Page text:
The studies proposed in this grant are designed to provide new understanding of the role of both indoor allergen exposure and IgE antibodies specific for these proteins in relation to the prevalence and severity of asthma. Our recent investigation of a novel form of anaphylaxis identified IgE antibodies specific for the oligosaccharide galactose-?-1,3-galactose (alpha-gal) that are induced by tick bites. Those responses are common in the southeastern United States and are associated with delayed anaphylaxis following 3-4 hours after consumption of red meat. In keeping with that, the experiments proposed here take advantage of the fact that there are two allergens (alpha-gal and peanut) where sensitization appears to have become more common and which i) give rise to high titer IgE antibodies, ii) are thought to induce IgE antibodies by going through the skin, and iii) are not associated with asthma. Our central hypothesis is that IgE antibodies to protein antigens are an important contributor to asthma if they are chronically inhaled, and also that higher titers of these IgE antibodies increase that risk. The proposed experiments address several aspects of the problem from: I. Studies in developing or "pre-hygiene" regions, designed to understand why children in those countries do not have either high titer IgE antibodies to inhalant allergens or allergic asthma. These studies will include a comparison of home environments, allergic sensitization, clinical symptoms, and stool microbiome in Ecuador, Costa Rica, and Virginia. II. Studies within a Western "post-hygiene" environment focused on the evidence that different routes of exposure influence IgE antibody responses. These studies will investigate the effects of allergens on the skin in inducing Th2-related responses, with or without disruption of the skin barrier. The studies will also address the question whether changes in the skin due to excessive cleaning of infants could have contributed to the increase in IgE antibodies. III. We will use two different approaches to investigate the relevance of high titer IgE antibodies to understanding acute exacerbations of asthma. Those studies will first study children presenting with acute exacerbations to the hospital emergency room, and second, carry out RV challenges on adult subjects with asthma, using a new RV-16 pool. These studies will focus on the mechanisms by which Rhinovirus acts to cause exacerbation of allergic asthma. Taken together, the experiments proposed here have the potential to: i) explain the effects of high titer on prevalence and severity of asthma, ii) identify targets for treatment designed to reduce the severity of disease and the risk of exacerbations, and iii) provide information about why allergic diseases are continuing to increase in prevalence.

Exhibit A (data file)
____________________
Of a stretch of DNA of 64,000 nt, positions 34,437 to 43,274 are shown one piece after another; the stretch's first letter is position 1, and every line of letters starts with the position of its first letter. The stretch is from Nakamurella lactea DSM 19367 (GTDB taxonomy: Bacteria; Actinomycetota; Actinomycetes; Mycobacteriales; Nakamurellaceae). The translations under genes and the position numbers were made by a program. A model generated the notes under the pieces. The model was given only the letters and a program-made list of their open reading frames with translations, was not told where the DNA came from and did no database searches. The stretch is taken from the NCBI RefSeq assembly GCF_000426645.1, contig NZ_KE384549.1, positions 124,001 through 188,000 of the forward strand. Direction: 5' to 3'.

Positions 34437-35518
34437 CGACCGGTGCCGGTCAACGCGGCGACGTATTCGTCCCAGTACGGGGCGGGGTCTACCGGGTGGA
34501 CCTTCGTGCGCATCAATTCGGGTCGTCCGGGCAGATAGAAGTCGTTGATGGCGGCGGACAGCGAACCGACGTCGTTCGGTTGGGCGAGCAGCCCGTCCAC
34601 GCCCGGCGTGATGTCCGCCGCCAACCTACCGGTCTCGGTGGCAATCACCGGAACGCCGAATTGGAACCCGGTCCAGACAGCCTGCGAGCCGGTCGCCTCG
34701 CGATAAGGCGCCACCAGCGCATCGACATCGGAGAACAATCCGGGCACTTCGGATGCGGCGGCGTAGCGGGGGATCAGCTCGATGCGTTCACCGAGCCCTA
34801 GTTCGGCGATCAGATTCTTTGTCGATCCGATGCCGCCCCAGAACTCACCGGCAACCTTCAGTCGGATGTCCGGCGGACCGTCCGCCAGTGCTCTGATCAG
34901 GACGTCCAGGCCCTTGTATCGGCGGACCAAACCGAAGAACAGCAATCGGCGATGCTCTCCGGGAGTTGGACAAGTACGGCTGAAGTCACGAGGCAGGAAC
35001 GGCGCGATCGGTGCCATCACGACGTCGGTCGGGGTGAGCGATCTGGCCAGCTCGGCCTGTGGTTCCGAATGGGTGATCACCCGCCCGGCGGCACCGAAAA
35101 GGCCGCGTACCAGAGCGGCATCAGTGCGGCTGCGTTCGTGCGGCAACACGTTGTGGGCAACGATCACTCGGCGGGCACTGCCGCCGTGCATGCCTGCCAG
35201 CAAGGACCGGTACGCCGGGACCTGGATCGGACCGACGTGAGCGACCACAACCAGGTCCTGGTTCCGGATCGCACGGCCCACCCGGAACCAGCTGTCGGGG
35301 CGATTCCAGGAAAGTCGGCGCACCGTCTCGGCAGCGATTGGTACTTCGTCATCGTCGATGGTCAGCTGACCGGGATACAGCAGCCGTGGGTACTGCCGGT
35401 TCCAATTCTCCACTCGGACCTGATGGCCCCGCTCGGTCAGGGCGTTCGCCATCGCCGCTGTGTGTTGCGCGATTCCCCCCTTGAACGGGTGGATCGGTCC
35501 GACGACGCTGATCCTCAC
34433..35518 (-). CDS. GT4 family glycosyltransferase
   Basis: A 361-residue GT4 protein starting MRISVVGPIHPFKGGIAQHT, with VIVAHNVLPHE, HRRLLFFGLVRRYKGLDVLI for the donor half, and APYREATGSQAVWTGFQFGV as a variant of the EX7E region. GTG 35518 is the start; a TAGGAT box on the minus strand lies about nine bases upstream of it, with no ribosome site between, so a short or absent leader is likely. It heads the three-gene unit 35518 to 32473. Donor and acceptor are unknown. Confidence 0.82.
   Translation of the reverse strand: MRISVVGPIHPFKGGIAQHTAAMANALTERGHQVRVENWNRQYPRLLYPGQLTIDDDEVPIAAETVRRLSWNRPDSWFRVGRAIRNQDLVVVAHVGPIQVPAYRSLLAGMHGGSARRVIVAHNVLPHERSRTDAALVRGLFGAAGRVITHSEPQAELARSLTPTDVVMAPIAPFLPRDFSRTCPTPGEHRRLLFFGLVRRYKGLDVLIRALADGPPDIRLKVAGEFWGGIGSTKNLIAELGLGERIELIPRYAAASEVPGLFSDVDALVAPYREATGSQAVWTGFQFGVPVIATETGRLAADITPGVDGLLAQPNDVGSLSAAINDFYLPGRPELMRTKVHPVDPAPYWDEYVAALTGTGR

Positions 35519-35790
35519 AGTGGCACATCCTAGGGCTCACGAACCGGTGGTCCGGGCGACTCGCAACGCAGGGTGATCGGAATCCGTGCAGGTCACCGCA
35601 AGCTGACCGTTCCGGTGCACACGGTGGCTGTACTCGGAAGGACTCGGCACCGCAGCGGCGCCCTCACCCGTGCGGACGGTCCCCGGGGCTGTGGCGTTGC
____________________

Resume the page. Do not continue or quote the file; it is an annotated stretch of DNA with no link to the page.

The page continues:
Public Health Relevance